SANTA ANA, California – A Lake Forest woman who participated in a real estate investment scheme in which Southern California investors collectively suffered nearly $3.5 million in losses has pleaded guilty to federal charges.
Angel Bronsgeest, 55, pleaded guilty yesterday to one count of wire fraud before United States District Judge Cormac J. Carney.
In court yesterday, Bronsgeest admitted that she participated in a scheme in which victims were offered investments in a company known as The Equity Growth Group (TEGG). From through 2014, Bronsgeest and the man allegedly behind the scheme solicited victims during seminars in Orange County hotels offered by Investor Workshops, Inc.
The man who allegedly orchestrated the scheme – Shawn Patrick Watkins, 46, of Layton, Utah – was arraigned on September 1, 2016, after he surrendered to FBI agents in Orange County. Watkins is charged with nine counts of mail fraud, wire fraud and money laundering in an indictment that alleges he masterminded the scheme that defrauded at least 50 victims. Watkins allegedly presented himself as an expert in the field of real estate investment and attempted to gain trust by telling investors that he previously had worked in law enforcement.
As part of the solicitations, Bronsgeest admitted that she false promises to investors. For example, investors were falsely advised that TEGG controlled hundreds of properties that generated rental income and TEGG would continue its growth by acquiring new properties. Investors were led to believe that they would receive substantial interest payments and that their money would be secured by collateral through the filing of deeds of trust on properties.
In reality, over the course of several years leading up to the collapse of TEGG, the company was not acquiring new properties and had a negative cash flow. Investor money was not used to acquire new properties, nor was it secured by collateral, and many victims did not receive interest payments. In fact, money that was paid to some victims as purported interest or a return on their investment came from investments made by other victims.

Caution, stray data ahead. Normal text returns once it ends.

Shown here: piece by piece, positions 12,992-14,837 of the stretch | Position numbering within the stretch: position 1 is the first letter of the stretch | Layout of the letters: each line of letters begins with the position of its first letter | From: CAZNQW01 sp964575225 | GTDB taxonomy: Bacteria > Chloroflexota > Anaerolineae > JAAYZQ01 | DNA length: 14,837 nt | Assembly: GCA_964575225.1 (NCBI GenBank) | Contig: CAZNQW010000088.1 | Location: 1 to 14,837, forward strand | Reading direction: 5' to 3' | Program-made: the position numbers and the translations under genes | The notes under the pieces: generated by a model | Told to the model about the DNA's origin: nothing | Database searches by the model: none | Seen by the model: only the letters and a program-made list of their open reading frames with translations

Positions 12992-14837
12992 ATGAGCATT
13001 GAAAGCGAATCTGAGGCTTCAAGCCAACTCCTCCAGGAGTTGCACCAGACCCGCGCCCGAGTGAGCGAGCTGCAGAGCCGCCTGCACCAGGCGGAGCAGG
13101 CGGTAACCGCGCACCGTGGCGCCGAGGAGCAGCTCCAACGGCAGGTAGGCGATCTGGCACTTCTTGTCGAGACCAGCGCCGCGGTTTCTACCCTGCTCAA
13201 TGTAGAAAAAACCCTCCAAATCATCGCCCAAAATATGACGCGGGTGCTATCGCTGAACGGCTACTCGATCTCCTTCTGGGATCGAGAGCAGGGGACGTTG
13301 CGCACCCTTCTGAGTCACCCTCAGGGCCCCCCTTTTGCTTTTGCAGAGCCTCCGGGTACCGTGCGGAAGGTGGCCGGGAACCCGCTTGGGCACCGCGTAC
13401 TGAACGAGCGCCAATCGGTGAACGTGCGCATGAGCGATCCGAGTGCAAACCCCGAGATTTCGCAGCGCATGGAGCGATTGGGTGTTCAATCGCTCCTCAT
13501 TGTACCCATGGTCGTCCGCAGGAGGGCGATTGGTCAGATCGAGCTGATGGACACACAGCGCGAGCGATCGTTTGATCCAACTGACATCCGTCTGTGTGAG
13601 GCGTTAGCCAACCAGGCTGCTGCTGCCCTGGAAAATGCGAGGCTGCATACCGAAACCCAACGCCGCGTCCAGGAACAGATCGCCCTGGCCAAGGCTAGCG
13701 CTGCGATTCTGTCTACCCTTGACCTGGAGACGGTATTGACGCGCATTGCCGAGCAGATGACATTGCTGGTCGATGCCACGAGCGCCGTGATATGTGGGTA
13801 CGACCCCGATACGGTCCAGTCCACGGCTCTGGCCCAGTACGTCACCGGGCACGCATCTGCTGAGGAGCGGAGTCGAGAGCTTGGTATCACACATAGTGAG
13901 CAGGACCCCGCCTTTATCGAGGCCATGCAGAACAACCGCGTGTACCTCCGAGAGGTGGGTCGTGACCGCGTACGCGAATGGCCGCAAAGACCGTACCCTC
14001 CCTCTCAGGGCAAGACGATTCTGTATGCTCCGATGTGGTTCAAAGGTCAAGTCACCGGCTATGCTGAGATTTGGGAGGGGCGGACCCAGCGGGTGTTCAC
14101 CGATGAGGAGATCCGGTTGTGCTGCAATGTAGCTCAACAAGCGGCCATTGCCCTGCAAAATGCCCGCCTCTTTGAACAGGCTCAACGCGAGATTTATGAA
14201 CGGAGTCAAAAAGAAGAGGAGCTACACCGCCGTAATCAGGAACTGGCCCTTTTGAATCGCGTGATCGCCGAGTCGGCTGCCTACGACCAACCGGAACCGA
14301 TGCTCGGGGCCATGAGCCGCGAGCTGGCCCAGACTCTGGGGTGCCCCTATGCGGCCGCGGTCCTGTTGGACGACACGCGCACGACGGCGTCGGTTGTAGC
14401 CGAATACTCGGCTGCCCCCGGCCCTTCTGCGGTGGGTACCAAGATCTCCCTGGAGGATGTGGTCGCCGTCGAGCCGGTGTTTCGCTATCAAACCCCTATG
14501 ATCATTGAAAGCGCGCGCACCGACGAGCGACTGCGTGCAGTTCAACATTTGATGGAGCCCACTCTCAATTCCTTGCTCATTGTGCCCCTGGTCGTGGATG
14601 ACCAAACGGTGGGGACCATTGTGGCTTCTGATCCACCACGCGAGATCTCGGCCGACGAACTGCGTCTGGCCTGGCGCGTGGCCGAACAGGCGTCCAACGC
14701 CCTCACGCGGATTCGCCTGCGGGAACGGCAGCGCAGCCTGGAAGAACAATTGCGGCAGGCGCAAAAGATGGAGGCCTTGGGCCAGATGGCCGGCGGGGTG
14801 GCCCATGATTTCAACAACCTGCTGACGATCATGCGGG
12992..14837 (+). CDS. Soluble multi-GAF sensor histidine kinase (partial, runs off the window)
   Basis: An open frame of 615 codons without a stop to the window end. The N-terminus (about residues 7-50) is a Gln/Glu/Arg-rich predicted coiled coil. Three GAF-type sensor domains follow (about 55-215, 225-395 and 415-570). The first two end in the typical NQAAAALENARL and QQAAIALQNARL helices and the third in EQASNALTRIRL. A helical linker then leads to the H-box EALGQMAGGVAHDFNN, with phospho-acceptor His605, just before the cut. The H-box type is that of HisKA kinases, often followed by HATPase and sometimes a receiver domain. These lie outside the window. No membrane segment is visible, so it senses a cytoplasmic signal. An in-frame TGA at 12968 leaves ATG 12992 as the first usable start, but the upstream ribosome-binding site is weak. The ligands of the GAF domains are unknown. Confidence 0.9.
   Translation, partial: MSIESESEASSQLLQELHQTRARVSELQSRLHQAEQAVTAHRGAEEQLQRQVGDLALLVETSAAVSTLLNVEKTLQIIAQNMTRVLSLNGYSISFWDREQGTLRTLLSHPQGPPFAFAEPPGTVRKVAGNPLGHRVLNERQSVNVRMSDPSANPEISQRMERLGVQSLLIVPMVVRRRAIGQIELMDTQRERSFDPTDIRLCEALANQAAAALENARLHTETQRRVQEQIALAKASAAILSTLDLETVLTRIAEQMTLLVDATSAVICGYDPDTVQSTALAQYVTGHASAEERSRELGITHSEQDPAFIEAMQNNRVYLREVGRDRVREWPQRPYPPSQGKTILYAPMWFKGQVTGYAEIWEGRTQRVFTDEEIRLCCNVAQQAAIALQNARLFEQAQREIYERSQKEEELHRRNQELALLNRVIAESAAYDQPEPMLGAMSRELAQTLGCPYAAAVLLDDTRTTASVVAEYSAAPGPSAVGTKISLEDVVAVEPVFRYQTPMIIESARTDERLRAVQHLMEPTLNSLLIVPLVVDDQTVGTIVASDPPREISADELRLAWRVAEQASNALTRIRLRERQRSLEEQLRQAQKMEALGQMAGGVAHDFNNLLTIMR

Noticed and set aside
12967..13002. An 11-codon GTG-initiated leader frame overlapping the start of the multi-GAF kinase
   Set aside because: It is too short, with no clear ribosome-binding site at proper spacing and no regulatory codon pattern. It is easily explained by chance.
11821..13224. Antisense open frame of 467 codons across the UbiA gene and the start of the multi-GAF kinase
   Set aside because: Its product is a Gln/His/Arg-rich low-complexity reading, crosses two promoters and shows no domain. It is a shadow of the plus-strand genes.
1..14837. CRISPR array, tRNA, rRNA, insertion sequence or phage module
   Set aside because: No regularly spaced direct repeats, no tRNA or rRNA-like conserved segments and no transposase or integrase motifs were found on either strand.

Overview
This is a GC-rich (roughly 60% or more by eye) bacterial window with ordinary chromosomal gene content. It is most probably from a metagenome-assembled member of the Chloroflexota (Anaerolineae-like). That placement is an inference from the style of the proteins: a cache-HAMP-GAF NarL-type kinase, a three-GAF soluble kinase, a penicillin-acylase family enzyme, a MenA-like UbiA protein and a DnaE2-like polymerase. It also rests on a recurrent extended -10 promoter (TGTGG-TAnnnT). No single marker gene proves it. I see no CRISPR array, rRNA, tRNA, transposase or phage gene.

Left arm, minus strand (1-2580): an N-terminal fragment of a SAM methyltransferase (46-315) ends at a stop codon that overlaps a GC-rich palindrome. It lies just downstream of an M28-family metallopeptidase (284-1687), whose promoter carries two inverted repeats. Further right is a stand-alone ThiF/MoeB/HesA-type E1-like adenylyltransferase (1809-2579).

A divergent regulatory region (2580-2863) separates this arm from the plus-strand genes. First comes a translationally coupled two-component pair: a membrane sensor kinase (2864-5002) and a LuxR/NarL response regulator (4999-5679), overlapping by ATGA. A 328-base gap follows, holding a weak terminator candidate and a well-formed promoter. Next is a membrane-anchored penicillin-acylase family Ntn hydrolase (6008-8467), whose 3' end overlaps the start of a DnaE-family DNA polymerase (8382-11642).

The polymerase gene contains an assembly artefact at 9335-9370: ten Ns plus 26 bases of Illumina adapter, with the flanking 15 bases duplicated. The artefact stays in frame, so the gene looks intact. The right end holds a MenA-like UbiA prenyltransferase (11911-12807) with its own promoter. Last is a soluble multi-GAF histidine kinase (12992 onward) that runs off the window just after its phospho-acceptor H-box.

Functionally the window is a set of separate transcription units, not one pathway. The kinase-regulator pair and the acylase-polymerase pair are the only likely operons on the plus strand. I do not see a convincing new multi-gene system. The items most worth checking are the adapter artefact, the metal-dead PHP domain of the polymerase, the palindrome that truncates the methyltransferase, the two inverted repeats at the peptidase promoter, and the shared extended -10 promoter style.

“This investment scheme was built on lies that began with false promises made during seminars to potential investors,” said United States Attorney Eileen M. Decker. “The falsehoods supported a Ponzi scheme that took money from unsuspecting victims for years and caused millions of dollars in losses. Investors must be wary of investment schemes that promise high rewards and no risk.”
“Defendant Bronsgeest knowingly took money from investors while knowing her offer was fraudulent,” said Deirdre Fike, the Assistant Director in Charge of the FBI’s Los Angeles Field Office. “Bronsgeest participated in this scheme in which her co-defendant, Shawn Watkins, used and overstated his brief history as a reserve deputy with law enforcement in order to gain the trust of investors, an exaggeration which ultimately got the attention of law enforcement officials and led to his undoing.”
Bronsgeest is scheduled to be sentenced by Judge Carney on December 4. The charge of wire fraud carries a statutory maximum penalty of 20 years in federal prison.
Watkins is currently scheduled to go to trial on August 1 before Judge Carney.
An indictment contains allegations that a defendant has committed a crime. Every defendant is presumed innocent until and unless proven guilty.
If convicted of the nine charges in the indictment – four counts of mail fraud, two counts of wire fraud and two counts of money laundering, Watkins would face a statutory maximum penalty of 180 years in federal prison.
The investigation in this case is being conducted by the Federal Bureau of Investigation. The case is being prosecuted by Assistant United States Attorney Gregory W. Staples of the Santa Ana Branch Office.
USAO – California, Central / Updated January 24, 2017
Central District of California DOJ / 17-018 / January 24, 2017